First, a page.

The U.S. government has made available the draft of an environmental impact assessment of low-energy X-ray devices that are to be used to scan vehicles passing through points of entry into the United States.
On Jan. 18, 2012, U.S. Customs and Border Protection (CBP) posted a document on the Federal Register—Notice of Availability of the Draft Programmatic Environmental Assessment for the Deployment and Operation of Low Energy X-Ray Inspection Systems (LEXRIS) at U.S. Customs and Border Protection Operational Areas—and CBP is seeking comments on the draft assessment.
“A draft programmatic environmental assessment (PEA)” for the deployment and operation of LEXRIS at CBP operational areas has been completed and is available for public comment, CBP says.
The draft PEA addresses the potential impacts from the installation and operation of LEXRIS at various CBP operational areas throughout the United States for the purpose of conducting non-intrusive inspections, CBP says. Evaluations were conducted on various resources present at operational areas, including on the climate, soils, water quality, air quality, vegetation, wildlife, noise, infrastructure, aesthetics and radiological health and safety, the agency says.
“The purpose of deploying and operating LEXRIS is to non-intrusively scan vehicles for the presence of contraband, including weapons of mass destruction, explosives, and illicit drugs,” CBP says. Use of LEXRIS at U.S. ports of entry directly supports CBP’s mission of securing the U.S. borders and homeland from terrorists and other threats while simultaneously facilitating legitimate trade and travel by assisting CBP personnel in preventing contraband, including illegal drugs and terrorist weapons, from entering the United States, the agency says.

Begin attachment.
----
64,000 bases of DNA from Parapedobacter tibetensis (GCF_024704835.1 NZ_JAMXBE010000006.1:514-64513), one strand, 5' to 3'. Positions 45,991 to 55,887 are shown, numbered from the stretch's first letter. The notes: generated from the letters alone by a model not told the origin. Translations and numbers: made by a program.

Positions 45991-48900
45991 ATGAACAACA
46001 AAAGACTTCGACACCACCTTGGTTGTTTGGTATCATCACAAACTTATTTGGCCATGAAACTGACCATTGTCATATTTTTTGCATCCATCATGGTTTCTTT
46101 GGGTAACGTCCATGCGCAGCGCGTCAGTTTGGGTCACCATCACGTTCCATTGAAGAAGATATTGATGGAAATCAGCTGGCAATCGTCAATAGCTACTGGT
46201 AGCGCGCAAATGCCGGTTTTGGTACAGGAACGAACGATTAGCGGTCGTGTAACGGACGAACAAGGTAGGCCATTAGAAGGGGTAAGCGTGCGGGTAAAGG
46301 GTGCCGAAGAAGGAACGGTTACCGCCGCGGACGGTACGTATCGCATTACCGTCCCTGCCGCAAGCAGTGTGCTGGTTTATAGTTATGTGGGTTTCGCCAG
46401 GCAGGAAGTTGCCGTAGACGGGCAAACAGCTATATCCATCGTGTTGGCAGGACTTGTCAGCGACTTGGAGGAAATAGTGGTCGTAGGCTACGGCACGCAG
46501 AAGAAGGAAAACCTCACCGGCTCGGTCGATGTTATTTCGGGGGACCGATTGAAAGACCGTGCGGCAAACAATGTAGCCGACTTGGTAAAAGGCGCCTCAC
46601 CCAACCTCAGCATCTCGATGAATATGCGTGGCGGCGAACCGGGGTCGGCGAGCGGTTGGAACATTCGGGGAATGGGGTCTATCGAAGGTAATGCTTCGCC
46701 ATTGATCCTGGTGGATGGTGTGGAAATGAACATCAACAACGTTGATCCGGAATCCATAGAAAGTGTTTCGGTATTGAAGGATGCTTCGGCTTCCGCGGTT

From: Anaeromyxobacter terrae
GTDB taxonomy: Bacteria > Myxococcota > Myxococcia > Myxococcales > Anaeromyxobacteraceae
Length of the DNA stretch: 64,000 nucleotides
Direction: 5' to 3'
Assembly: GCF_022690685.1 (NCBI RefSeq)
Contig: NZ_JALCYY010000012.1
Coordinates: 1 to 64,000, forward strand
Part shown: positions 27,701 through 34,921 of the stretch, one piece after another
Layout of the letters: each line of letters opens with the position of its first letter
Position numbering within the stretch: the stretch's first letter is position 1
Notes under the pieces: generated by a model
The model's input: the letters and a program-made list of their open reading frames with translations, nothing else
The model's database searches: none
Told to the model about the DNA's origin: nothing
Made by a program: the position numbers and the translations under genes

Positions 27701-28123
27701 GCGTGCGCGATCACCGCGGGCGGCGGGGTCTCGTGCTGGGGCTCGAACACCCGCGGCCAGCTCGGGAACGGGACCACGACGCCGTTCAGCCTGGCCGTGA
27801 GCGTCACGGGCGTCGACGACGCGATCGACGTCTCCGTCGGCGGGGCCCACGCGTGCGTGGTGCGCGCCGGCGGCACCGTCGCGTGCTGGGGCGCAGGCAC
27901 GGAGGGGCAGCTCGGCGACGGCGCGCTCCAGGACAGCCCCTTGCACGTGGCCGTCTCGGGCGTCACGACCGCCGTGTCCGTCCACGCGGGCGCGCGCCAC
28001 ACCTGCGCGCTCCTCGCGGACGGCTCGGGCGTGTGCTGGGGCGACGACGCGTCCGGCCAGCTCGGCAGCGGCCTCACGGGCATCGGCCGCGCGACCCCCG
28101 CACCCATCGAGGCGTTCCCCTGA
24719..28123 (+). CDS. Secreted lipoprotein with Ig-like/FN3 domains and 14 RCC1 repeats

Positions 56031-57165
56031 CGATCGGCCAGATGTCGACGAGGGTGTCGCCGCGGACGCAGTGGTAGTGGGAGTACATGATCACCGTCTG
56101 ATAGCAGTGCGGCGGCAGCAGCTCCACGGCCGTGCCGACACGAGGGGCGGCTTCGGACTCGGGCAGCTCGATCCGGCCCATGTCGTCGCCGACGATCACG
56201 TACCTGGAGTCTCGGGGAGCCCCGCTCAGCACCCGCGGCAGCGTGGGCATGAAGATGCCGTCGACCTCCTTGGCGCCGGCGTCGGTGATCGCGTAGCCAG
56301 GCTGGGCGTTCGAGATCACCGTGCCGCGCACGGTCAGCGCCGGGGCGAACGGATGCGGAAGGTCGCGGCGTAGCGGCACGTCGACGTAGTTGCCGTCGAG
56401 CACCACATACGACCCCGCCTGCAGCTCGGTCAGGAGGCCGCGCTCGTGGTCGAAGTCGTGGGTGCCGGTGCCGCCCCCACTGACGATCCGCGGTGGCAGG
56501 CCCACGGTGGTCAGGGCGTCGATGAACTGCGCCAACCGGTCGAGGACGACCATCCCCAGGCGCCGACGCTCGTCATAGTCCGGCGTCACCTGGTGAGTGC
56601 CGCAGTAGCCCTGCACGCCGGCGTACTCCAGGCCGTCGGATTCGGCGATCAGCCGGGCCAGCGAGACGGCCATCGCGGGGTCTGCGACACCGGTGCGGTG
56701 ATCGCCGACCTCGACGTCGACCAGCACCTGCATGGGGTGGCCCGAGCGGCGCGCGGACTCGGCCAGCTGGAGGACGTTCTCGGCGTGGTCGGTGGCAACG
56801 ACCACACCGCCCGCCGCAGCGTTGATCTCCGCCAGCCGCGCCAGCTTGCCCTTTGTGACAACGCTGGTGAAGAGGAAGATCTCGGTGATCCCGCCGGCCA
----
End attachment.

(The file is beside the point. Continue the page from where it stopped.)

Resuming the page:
CBP says, “two different LEXRIS models are available” including a mobile system that is mounted on a truck or van type platform and can be driven along side a parked vehicle scanning the vehicle as it drives by. The driver and any passengers will exit the vehicle to be scanned and be escorted outside the controlled area before the vehicle is scanned.
The other system is a stationary, portal configuration that will be installed along an existing traffic lane. “Vehicles will be scanned as they are driven through the portal,” and the “occupants of the vehicle will have the option of remaining in the vehicle while the driver drives it through the portal or exiting the vehicle and having CBP personnel drive it through the portal,” CBP says.
LEXRIS is needed to fill a unique capability to detect objects that are not effectively visualized by other non-intrusive inspection technologies currently used by CBP, the agency says. In addition, the reason CBP specifically wants LEXRIS is it “gives a clear image of objects in the vehicle, including objects that may be hidden in fenders, tires, trunks, gas tanks and under hoods.” LEXRIS provides CBP personnel with information about what may be encountered during a manual search and, in some cases, will eliminate the need for CBP personnel to manually enter vehicles to search for contraband. As a result, LEXRIS will increase the safety of CBP personnel.
The deadline for comments is Feb. 17, 2012.